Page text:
Last week, the son of dear friends was killed in an auto accident. 26 years old. A lot of life left to live. Chris Kuykendall was a beautiful young man. I don’t think I ever saw him without a smile on his face. He was a great friend to many, always with an uplifting word of encouragement for all. He was a good man with good moral values. His death seems so senseless to me. But as I was reminded at his memorial service on Monday, whether we live to be 26 or 126, in light of eternity, it is but a blip on the radar. Hundreds of people were at that service. Lives touched by Chris. By his laughter, his encouragment and his friendship. He made good use of those 26 years.
His friends set up an “In Loving Memory of Chris Kuykendall” page on Facebook. It’s incredible to read what all his friends have to say about him. He’s described with words like “genuine, welcoming, overwhelmingly kind, a gentle giant, a blessing, encourager, compassionate, man of truth.” One person even said, “He was never in a bad mood.” How many of us could have those things said about us? He leaves behind a great legacy for his short 26 years. I can’t help but wonder how much more he could have done if he’d had 60 more.
He also leaves behind a lot of grieving people. I’ve thought a lot about his mother this past week. This is not the natural order of things. Parents are not supposed to outlive their children. His grandparents would say the same. But they are also celebrating the blessing of having Chris here for those 26 years!
Chris on the day he went flying with my dear hubby. He couldn’t stop smiling!
The news report said he was driving just a bit too fast for the curve in the road. His jeep couldn’t handle the turn and it rolled. Nobody got to him in time to save him. I think of my own nephew who is about the same age. He always drives too fast. I’m sure he thinks he’s infallible, but Chris’ death proves that nothing is certain.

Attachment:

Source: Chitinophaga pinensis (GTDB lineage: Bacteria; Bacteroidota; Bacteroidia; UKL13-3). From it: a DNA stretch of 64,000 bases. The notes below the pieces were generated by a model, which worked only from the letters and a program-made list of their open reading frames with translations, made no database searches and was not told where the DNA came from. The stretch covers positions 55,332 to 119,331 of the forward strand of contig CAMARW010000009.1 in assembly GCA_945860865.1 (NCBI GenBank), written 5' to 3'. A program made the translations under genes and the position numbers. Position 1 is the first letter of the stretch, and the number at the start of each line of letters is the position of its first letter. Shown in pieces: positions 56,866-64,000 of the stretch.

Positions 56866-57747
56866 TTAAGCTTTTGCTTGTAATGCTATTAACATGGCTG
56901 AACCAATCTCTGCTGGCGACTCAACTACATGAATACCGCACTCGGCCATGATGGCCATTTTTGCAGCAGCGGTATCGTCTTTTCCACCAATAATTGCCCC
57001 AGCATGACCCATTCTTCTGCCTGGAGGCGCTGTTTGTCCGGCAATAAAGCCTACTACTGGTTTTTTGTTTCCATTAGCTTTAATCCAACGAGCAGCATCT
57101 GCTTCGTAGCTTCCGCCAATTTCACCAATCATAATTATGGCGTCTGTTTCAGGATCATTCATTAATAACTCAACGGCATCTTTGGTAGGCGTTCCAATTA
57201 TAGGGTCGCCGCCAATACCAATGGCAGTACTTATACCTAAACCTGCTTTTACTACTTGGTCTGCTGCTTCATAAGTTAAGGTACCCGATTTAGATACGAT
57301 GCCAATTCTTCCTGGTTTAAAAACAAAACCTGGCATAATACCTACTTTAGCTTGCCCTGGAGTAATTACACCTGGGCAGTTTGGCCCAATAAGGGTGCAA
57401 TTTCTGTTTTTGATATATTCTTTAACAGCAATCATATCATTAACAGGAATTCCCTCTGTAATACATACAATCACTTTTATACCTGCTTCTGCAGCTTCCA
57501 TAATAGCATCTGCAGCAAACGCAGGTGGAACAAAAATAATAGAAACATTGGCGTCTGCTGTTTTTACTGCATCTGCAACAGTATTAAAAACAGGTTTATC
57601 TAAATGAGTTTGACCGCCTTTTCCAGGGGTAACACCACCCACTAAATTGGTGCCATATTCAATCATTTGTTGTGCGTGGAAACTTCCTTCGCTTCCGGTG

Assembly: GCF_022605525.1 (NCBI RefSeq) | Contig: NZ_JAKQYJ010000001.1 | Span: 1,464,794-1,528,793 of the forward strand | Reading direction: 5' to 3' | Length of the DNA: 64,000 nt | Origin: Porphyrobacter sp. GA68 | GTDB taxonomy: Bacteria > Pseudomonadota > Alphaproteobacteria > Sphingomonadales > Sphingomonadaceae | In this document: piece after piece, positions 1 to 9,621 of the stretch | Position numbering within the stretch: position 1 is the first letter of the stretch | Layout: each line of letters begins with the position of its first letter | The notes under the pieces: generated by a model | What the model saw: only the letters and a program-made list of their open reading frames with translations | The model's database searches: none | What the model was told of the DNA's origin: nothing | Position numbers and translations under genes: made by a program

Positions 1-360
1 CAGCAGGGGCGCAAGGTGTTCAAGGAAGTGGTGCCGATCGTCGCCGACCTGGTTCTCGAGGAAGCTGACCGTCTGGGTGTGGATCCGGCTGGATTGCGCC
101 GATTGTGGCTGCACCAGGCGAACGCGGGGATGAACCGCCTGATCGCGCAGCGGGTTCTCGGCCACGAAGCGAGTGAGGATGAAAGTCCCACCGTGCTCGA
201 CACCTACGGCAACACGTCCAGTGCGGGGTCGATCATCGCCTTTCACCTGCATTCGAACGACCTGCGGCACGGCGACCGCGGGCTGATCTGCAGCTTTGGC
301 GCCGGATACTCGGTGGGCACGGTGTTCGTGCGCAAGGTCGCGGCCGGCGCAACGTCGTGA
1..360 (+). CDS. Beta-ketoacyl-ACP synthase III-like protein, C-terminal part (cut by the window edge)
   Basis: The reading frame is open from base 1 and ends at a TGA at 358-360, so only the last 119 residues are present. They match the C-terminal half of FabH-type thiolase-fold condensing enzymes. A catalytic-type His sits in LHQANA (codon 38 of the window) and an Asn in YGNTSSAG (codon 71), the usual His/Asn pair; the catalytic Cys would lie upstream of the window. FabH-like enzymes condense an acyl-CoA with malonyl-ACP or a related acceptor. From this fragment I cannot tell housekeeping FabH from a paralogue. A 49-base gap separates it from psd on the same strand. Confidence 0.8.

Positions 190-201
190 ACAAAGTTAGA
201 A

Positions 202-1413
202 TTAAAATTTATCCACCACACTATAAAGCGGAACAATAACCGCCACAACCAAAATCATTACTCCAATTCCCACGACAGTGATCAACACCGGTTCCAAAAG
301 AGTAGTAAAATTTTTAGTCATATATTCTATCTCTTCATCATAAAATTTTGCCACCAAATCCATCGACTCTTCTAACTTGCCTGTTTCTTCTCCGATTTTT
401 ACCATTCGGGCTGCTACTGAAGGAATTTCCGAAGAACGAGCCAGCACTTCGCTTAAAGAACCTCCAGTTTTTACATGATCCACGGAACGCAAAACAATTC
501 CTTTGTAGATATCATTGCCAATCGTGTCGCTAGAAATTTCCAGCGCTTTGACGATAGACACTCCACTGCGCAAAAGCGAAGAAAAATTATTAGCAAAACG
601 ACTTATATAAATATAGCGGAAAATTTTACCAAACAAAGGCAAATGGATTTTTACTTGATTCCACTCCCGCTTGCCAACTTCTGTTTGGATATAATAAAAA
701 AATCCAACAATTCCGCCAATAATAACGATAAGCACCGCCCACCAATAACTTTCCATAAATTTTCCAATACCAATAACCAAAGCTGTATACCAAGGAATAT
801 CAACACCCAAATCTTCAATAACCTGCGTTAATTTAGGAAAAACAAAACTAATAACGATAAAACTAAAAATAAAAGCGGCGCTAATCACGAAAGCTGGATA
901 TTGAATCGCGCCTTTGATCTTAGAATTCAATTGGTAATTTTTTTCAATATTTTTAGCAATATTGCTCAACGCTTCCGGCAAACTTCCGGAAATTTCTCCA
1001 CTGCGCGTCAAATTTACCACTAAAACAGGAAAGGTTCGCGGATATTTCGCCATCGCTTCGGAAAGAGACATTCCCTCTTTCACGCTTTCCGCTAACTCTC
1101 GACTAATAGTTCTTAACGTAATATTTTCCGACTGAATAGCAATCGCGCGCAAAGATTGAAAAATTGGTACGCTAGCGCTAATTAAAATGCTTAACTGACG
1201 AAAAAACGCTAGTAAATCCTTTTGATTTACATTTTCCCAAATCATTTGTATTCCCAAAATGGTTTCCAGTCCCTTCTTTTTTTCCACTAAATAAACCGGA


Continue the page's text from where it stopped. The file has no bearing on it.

Any one of us could find out tomorrow that we have cancer. Or worse. And our lives would be forever changed. Would we do anything different today if we knew what tomorrow holds? Would Chris have done anything different if he’d known it would be his last day on earth? I have a feeling he would not. He was working at a ranch near Bryan, Texas – a place that’s described as being a “home for boys and girls who might not have any place else to go.” Chris was described by a worker there as “really good with the kids on the ranch. He would take time to listen to them and help them with any issues they were having.” Chris was there because he had a passion to help change children’s lives. Does it get any better than that kind of service? He wrote in his journal just days before that this job was just exactly where he was supposed to be. He was being a servant to others by faithfully being obedient to his God.
I salute you, Chris. Heaven is a better place now that you’ve arrived there. Oh, that we all could make as big an impact on the world as you have. And may your death be a reminder to us all of just how fragile our lives really are.
We miss you, Chris.